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Is it possible to think about terraforming of Mars without taking into consideration its magnetic field ?
<< cofnij  |  Polish version

Second International Mars Society Convention
August 12-15, 1999,
University of Colorado in Boulder

mgr inż. Krzysztof Lewandowski
Wrocław, Polska

A few words about Mars history
Up to this moment, at the beginning of automated space missions, all the theories about Mars were based only on the research conducted from Earth. Assuming that the process of forming of Mars was similar to the forming of the Earth, we can state, that from 3,6 bln to 1,3 bln years ago, a primitive Mars crust was created. It was formed in a process of accumulation of many small space objects. About 1,3 bln years ago, the surface began to cool down and the dramatic Mars history started. We don't know exactly what have happened, but by analogy to the history of Earth, we can assume that following thing could have been found on Mars: a water reserve, an atmosphere and a magnetic field. We can also supose that Mars was then warmer than it is now.

We know that many years ago something occured on Mars, something that have evoked the deliverance of a great energy, which caused stormy smeltings and gigantic floods on the Red Planet. What was it? I could have been only one thing: an impact of one (or several) big space bodies into Mars crust. Proofs? The great impact craters on the southern hemisphere: Hellas Planitia and Argyre Planitia.

The Martian geoid It can explain an interesting question: why the northern hemisphere have such a variated surface ? Imagine that we have a dough sphere into space. Impact it from any direction. What do we see ? The impact wave that goes through the interior of the sphere provokes a burst on the opposite side of the planet. On Mars we find an interesting geological structure: Valles Marineris. A really big impact energy could bring a great internal friction inside the planet and, in effect, produce heat that have penetrated through the surface of frozen ground. It could have evoked effects of flood and intensified volcanic activity. But it isn't all. Assuming that the history of Mars creation was similar to that of Earth, we can suppose that the Red Planet had a strongly magnetic field. Impacts that have caused the graeatest craters, also caused another effect. A strong impact into a magnet can destroy its homogeneous magnetic field.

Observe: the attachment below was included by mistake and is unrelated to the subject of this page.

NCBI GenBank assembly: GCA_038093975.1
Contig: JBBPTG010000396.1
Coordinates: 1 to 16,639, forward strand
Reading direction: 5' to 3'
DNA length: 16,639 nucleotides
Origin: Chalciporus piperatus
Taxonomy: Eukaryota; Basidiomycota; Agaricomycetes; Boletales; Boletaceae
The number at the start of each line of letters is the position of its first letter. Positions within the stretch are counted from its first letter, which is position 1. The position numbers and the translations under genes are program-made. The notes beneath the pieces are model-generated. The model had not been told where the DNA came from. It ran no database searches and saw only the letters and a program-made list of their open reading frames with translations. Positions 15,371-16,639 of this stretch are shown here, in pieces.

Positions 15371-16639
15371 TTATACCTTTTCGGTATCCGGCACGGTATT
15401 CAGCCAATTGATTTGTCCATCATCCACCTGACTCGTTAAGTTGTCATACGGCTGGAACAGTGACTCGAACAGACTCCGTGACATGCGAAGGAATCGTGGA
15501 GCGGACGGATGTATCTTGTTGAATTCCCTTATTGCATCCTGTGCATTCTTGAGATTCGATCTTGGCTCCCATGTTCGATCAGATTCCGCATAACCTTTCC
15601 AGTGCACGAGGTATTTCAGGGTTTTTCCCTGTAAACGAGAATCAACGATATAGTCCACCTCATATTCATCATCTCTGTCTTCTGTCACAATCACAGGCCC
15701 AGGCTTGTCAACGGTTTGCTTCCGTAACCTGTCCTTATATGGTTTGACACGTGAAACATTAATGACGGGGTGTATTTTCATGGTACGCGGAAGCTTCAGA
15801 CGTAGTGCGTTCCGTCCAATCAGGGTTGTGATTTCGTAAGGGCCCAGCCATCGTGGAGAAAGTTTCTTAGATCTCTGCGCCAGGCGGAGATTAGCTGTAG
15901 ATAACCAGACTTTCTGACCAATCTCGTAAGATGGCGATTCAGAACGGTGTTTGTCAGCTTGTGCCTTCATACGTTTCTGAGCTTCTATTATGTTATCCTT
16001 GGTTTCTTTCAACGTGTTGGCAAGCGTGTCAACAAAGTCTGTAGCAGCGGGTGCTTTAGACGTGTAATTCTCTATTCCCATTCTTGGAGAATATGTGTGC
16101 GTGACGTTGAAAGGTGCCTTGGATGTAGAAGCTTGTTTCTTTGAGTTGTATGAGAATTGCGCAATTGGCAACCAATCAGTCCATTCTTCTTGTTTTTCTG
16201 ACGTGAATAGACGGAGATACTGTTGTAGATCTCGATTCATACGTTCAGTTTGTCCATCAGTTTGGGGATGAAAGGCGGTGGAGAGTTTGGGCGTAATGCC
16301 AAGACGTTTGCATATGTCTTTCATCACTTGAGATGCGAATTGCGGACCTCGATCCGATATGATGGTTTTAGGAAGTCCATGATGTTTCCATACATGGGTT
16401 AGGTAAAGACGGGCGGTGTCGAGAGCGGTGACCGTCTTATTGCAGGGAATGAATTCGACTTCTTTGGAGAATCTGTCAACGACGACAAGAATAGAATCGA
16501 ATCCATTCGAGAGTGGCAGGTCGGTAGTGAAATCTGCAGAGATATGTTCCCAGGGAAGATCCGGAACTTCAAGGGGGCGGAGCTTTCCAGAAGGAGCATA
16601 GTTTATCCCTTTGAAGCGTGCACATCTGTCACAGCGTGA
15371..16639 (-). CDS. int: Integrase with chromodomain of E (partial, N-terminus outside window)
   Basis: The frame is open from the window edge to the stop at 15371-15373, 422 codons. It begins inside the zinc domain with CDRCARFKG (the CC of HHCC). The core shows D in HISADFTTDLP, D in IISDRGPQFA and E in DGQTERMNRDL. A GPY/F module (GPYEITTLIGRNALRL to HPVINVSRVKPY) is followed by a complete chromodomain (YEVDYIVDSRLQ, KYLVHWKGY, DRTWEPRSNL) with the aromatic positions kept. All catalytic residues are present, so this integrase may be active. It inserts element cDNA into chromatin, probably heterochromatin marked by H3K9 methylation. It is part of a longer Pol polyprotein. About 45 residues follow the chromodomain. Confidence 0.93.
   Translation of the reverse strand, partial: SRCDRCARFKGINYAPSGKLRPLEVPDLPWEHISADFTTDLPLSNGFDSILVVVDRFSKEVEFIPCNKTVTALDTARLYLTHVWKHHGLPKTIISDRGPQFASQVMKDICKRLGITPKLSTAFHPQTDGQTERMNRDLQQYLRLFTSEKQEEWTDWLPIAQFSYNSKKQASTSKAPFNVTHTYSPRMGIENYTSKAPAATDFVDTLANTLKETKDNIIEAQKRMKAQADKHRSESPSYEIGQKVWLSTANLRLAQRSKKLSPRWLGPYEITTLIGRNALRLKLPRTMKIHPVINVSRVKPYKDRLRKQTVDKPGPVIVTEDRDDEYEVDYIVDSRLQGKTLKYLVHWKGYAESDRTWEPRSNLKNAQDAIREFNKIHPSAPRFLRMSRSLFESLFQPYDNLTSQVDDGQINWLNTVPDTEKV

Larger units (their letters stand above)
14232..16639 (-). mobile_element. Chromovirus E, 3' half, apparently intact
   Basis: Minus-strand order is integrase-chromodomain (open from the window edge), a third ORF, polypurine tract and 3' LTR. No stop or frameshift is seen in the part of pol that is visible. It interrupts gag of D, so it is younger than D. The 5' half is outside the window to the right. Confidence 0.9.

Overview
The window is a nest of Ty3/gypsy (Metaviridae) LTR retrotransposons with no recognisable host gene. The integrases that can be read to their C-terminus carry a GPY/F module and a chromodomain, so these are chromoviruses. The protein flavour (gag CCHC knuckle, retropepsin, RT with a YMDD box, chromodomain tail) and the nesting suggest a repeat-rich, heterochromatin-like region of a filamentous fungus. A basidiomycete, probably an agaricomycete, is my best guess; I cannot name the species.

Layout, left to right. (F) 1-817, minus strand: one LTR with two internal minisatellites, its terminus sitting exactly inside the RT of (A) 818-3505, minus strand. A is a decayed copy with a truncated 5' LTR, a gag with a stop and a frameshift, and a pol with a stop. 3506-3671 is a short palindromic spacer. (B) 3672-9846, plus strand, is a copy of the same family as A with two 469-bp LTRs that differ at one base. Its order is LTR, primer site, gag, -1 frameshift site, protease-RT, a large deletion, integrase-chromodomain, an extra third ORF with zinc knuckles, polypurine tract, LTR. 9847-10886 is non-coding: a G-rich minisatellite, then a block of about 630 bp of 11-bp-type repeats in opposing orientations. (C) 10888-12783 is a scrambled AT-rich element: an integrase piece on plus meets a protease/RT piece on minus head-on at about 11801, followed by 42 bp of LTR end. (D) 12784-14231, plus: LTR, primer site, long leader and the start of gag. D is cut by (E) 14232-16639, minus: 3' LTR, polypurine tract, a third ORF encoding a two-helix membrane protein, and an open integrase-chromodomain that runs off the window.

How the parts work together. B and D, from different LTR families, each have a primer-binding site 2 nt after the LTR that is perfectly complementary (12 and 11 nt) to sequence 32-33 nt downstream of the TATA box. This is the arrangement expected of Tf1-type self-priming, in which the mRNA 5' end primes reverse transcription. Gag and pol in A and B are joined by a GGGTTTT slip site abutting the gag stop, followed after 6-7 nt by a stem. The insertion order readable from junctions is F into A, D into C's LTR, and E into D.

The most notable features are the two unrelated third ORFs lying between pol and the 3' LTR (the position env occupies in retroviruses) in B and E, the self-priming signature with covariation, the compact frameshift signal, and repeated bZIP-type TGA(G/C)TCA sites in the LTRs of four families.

This phenomenon probably occured on Mars. After a cosmic disaster, Mars' magnetic field couldn't protect the atmosphere and the surface from the solar wind and cosmic rays anymore.

Present Mars magnetic field (information obtained from the soviet space probes type Mars) Gas atmosphere was overcharged by solar wind, as is overcharged an oil-colour under process with sand into gas stream. Present condition of Mars atmosphere is in gravitational, magnetic and thermodynamic equilibrum.

In his book "Making Mars habitable", Mr Chris McKay described only the thermical aspect of Mars terraforming -- warming up of the atmosphere. However, as we know from physics, particles of warm gas have an increased velocity. So, after warming the atmosphere, will the gravitational influence of Mars be strong enough to maintain it? No! From our experience, here on Earth, we know that atmospherical mechanisms are very complicated. We can suppose that there are some mechanisms in the atmosphere that are controling those effects. Perhaps magnetic dipols of water particles, perhaps some chemical compounds, or some other phenomenon that we do not know. All life forms we know evolved and are living under influence of a magnetic field. We cannot forget about it.The process of Mars terrafoming have to take into consideration the changing of magnitude of Mars' magnetic field. A project suggested by Mr Kim Stanley Robinson in his Mars Trilogy, a solar mirror on Mars orbit, is very good idea. It can be used to power a magnetic spool, which can increase the magnitude of Mars magnetic field.We shouldn't be in such a hurry in ourattempts to change Mars atmosphere, because it may be a Sysyf work without understanding all its aspects.

We should proceed with some extensive research on Earth atmosphere before begining to change environment on Mars. It could become our next home, but we cannot built it on inexplored ground.

Krzysztof Lewandowski


1. G.Balmino - The Martian geoid, The Cambridge Atlas of Astronomy, Cambridge University Press 1985;

2. Piotr Cieśliński - Global Surveyor, Pole wokół Marsa, Gazeta Wyborcza 23.09.1997, Warsaw 1997;

3. Arthur C. Clarke - The Snows of Olimpus, A Garden on Mars, (polish edition), Prószyński i S-ka, Warsaw 1997;

4. Sz.Sz. Dolginow and etc - Magnitnoje polje planiety Mars, Kosmochimija Luny i planet, Izdatielstwo Nauka, Moscow 1975;

5. Chris McKay - Making Mars habitable, Nature tom 352, No.6335, 8 August 1991

6. Alieksandr Portnow - Kak pogibla zhizn na Marsie, Niezawisimaja Gazieta, March 1998, Moscow 1998;

7. Kim Stanley Robinson - Mars Trilogy: Mars Red, Mars Green, Mars Blue, (polish edition), Prószyński i S-ka, Warsaw 1998;

8. Andrzej Trepka - Gniazda życia we Wszechświecie, Astronautyka 6/89; 1,2,3,4 / 90, Warsaw 1989-1990;

9. Robert Zubrin - The Case for Mars, (polish edition), Prószyński i S-ka, Warsaw 1997.

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